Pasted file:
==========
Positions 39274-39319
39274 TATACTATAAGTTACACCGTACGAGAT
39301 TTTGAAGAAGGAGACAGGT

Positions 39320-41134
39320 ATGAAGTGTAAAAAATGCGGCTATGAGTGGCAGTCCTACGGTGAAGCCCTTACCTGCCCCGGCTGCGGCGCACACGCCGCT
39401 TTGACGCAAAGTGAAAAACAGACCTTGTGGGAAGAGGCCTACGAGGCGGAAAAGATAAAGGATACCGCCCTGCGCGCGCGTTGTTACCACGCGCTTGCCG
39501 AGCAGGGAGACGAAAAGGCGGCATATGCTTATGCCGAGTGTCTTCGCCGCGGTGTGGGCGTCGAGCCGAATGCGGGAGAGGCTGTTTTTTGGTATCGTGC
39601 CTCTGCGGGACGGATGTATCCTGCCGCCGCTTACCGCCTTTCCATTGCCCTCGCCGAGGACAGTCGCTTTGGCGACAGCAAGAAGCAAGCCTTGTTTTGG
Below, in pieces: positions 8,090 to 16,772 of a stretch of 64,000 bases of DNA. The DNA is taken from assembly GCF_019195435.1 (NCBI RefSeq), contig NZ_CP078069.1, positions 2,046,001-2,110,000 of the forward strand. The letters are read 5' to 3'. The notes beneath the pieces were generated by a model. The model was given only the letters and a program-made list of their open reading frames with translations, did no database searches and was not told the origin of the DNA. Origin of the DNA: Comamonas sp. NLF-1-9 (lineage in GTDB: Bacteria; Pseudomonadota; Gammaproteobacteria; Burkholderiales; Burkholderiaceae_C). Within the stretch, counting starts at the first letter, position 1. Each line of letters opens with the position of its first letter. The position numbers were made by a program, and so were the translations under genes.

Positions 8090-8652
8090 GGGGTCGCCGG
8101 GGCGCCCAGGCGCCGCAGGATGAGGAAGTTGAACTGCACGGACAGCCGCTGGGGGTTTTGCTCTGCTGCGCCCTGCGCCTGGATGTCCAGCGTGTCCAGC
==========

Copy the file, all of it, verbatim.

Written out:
Positions 39274-39319
39274 TATACTATAAGTTACACCGTACGAGAT
39301 TTTGAAGAAGGAGACAGGT

Positions 39320-41134
39320 ATGAAGTGTAAAAAATGCGGCTATGAGTGGCAGTCCTACGGTGAAGCCCTTACCTGCCCCGGCTGCGGCGCACACGCCGCT
39401 TTGACGCAAAGTGAAAAACAGACCTTGTGGGAAGAGGCCTACGAGGCGGAAAAGATAAAGGATACCGCCCTGCGCGCGCGTTGTTACCACGCGCTTGCCG
39501 AGCAGGGAGACGAAAAGGCGGCATATGCTTATGCCGAGTGTCTTCGCCGCGGTGTGGGCGTCGAGCCGAATGCGGGAGAGGCTGTTTTTTGGTATCGTGC
39601 CTCTGCGGGACGGATGTATCCTGCCGCCGCTTACCGCCTTTCCATTGCCCTCGCCGAGGACAGTCGCTTTGGCGACAGCAAGAAGCAAGCCTTGTTTTGG
Below, in pieces: positions 8,090 to 16,772 of a stretch of 64,000 bases of DNA. The DNA is taken from assembly GCF_019195435.1 (NCBI RefSeq), contig NZ_CP078069.1, positions 2,046,001-2,110,000 of the forward strand. The letters are read 5' to 3'. The notes beneath the pieces were generated by a model. The model was given only the letters and a program-made list of their open reading frames with translations, did no database searches and was not told the origin of the DNA. Origin of the DNA: Comamonas sp. NLF-1-9 (lineage in GTDB: Bacteria; Pseudomonadota; Gammaproteobacteria; Burkholderiales; Burkholderiaceae_C). Within the stretch, counting starts at the first letter, position 1. Each line of letters opens with the position of its first letter. The position numbers were made by a program, and so were the translations under genes.

Positions 8090-8652
8090 GGGGTCGCCGG
8101 GGCGCCCAGGCGCCGCAGGATGAGGAAGTTGAACTGCACGGACAGCCGCTGGGGGTTTTGCTCTGCTGCGCCCTGCGCCTGGATGTCCAGCGTGTCCAGC